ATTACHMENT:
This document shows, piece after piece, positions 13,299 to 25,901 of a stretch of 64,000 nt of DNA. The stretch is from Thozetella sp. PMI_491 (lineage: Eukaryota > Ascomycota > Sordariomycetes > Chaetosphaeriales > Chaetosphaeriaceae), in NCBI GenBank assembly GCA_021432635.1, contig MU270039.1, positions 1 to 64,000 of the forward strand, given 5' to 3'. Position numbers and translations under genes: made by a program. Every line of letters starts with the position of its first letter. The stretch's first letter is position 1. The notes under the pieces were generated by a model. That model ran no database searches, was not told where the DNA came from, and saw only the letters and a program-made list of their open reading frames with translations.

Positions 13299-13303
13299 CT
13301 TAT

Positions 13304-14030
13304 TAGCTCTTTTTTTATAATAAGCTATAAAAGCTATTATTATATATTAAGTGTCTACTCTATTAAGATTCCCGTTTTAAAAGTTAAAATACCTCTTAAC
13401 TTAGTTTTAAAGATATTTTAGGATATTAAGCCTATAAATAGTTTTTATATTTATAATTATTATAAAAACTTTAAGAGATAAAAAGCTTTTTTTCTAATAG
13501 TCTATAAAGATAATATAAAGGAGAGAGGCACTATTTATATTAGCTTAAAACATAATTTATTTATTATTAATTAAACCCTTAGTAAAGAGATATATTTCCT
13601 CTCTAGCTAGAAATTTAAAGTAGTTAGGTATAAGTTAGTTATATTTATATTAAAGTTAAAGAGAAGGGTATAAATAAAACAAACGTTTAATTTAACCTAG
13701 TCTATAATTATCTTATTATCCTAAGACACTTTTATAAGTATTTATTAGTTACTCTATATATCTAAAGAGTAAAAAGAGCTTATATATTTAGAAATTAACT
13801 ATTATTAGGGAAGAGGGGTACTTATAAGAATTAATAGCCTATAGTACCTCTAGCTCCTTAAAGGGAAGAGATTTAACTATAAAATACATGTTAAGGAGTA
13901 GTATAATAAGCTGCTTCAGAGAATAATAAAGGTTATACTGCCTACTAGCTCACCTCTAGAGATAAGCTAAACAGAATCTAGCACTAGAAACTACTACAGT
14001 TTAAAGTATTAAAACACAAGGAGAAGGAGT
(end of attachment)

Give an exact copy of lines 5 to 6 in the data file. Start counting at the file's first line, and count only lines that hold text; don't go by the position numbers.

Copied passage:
Positions 13304-14030
13304 TAGCTCTTTTTTTATAATAAGCTATAAAAGCTATTATTATATATTAAGTGTCTACTCTATTAAGATTCCCGTTTTAAAAGTTAAAATACCTCTTAAC